Looking Back at Sixty Years of Fitness

America’s love for fitness has been a 60-year roller coaster ride. As a nation we are better informed about health and fitness than ever. The question remains: Is it enough to counteract the sedentary lifestyle imposed by America’s technology driven society?
Will 2010 be the decade we see workplaces add more physical tasks to their workday or a pill that melts fat and cholesterol from our bodies? It stands to reason that the new decade will be no different than the past in changing the landscape of our fitness attitudes and routines.

A Look Back at Sixty Years of Fitness


The Best: Jack LaLanne single-handedly introduced America to fitness and healthier eating. A true visionary in the relatively fit 1950s, LaLanne’s contributions are as relevant today as they were then.
The fitness icon, now in his mid-nineties, still promotes fitness and juicing for better health. A visit to his San Francisco peninsula home will reveal the crude prototypes of almost every exercise machine in use today. He preached eating fresh fruits and vegetables, and introduced Americans to low-fat, high protein yogurt and soy products.
The Worst: Frozen TV dinners, loaded with sodium and fat. The meals featured turkey, corn bread, gravy, buttered peas and sweet potatoes. They cost 98 cents, and the packages were printed like a TV screen.


The Best: Under the Kennedy administration a program was developed to improve the physical fitness of school children. This greater awareness of health spawned a tremendous interest in jogging, then running. America was caught up in a running craze.
The Worse: The early runners pushed themselves to serious ankle and hip injuries. Long, fast, hard pavement runs were the norm. Aerobic classes made their debut with high impact, and its subsequent high injury rates.


The Best: A charismatic Austrian named Arnold Schwarzenegger took the sport of bodybuilding from dimly lit YMCA’s to international acclaim. The movie Pumping Iron made superstars of the bodybuilders, and contests moved to large auditoriums and standing room only audiences.
Arthur Nautilus introduced his variable resistance pin-loaded machines and weight training became more appealing to women and yuppies. These less intimidating machines gave rise to the 20-minute circuit workout and dozens of new manufacturers begin to flood the market.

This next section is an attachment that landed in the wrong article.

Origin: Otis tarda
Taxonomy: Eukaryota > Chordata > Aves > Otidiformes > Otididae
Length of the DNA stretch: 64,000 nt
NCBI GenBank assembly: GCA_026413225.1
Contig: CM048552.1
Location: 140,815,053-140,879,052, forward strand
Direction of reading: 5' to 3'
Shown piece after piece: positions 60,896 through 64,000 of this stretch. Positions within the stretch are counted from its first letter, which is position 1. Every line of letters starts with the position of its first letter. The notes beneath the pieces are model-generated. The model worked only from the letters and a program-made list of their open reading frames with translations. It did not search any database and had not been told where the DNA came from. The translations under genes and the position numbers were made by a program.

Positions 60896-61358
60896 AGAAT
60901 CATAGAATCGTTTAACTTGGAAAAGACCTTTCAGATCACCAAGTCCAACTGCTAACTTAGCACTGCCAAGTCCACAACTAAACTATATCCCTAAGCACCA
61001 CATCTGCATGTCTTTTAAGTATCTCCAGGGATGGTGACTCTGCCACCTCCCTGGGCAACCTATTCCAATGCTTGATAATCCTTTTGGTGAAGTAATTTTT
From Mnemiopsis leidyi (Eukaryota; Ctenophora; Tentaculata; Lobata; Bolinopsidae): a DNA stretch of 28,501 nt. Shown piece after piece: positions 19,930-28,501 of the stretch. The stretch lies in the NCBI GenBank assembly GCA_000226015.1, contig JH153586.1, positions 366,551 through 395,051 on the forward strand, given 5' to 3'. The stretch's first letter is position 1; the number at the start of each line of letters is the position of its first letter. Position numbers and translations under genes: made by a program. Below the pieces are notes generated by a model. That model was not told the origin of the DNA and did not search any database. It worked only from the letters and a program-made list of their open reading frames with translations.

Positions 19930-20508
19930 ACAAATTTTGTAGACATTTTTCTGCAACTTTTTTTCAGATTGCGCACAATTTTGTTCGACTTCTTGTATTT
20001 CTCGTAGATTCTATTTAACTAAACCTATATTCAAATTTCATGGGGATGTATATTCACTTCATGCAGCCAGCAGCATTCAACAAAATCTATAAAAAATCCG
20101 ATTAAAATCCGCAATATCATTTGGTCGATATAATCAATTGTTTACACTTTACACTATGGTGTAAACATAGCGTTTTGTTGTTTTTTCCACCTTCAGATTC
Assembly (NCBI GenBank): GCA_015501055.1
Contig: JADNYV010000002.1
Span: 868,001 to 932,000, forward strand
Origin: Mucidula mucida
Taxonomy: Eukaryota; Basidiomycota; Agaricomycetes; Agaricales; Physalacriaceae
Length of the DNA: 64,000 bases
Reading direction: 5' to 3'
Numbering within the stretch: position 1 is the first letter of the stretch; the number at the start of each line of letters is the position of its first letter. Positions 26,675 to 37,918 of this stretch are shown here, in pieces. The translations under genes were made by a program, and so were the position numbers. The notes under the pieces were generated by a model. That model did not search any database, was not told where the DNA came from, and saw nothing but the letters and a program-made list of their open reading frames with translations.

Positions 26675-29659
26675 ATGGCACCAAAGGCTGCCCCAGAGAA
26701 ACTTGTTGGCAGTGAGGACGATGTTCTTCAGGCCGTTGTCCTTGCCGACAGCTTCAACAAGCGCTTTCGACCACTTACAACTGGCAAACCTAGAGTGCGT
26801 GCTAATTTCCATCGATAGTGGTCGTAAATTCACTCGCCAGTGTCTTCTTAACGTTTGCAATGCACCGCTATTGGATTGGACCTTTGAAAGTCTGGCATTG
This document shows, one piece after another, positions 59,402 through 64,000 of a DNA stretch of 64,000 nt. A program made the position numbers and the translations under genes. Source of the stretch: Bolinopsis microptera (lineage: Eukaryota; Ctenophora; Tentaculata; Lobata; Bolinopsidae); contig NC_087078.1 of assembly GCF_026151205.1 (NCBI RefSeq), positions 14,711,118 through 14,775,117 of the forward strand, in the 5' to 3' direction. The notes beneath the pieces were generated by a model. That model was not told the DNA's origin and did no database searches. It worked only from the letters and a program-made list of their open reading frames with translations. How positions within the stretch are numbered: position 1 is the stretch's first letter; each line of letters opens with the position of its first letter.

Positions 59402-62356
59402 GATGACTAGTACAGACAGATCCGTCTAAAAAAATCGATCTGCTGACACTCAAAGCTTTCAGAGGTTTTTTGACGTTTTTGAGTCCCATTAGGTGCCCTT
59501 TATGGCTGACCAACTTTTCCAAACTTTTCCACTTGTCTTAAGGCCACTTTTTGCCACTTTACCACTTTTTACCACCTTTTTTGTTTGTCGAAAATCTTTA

The aerobics movement went low-impact on padded flooring and grew to be the most popular exercise for women. Video workouts gave rise to a new generation of aerobic celebrities.
The Worse: With the 1973 publication of “Eating Disorders” there was a surprising increase in both anorexia and bulimia. The newsstand was featuring hard bodies on dozens of covers promoting fitness, running or bodybuilding. Photo shop had not been invented, but there were many ways to manipulate a print image. It was literally impossible to achieve the look on these covers naturally.


The Best: Women were training with weights alongside men, and it wasn’t long until they were competing in bodybuilding contests based on the same principles as the men’s sport. For a few years these toned female physiques captured the public’s imagination and the women’s sport outgrew the men’s, getting prime time television coverage in the mid-1980s.
Ken Cooper’s Institute of Aerobics admitted that the best program of exercise was one that incorporated both aerobics, and weight training. Cybex, Precor, Life Fitness, Star Trac and other companies introduced dozens of attractive, user-friendly machines, while new gyms were opening at an explosive rate.
Jane Fonda videos were selling off the shelves.
The Worst: Running guru and author of “The Complete Book of Running,” Jim Fixx, 52, died of cardiac arrest while on a run. Heart disease ran in his family and medical experts agreed that his running program probably extended his life. It still cast pallor over the running world.
Karen Carpenter’s untimely death shocked the fitness world. Caused by anorexia nervosa, the attention on physical perfection was blamed in part for her death and the increase in eating disorders. By the mid 1980s, college campuses instituted counseling and support systems.
Women’s bodybuilding, the shining star in 1980, had all but burnt out in less than ten years of steroid and growth hormone abuse. The general public and sponsors went running and a lot of women turned away from the weight room.


The Best: Fitness education had improved immensely and strict standards in certifications brought a higher degree of professionalism to health clubs. Aerobic classes became more diverse offering hybrid class like Zumba and Kick-boxing and Power Step. Pilates and Yoga gained new popularity.
Women only clubs offered downsized machines and a simple circuit workout. Curves introduced an entire generation of women to fitness, women who would never go to a Gold’s, World’s or 24 Hour Fitness gym.
The Worst: The sport of women’s bodybuilding got freakier than ever, causing women to move further away from weight rooms, either to female clubs or the aerobics room
Obesity levels were on the rise, diabetes was becoming an epidemic and the younger people seemed to suffering the most


The Best: Spinning gave us one of the best calorie burns ever. Boot camps took workouts outside and back to basics. The stigma of female bodybuilders was fading, and women began returning to weight rooms. It was established that exercise must include a variety of factors: aerobics, resistance training, stretching and stress release techniques such as meditation.
The Worst: A recession induced reduction in health club memberships. The failure of the past 60 years to curb every increasing numbers of obese Americans.

What’s Lies in 2010?

We know more about how the human body responds to exercise than ever before. Fitness and medical professionals agree a change needs to come in the American lifestyle. One thing for certain, we will all be part of it.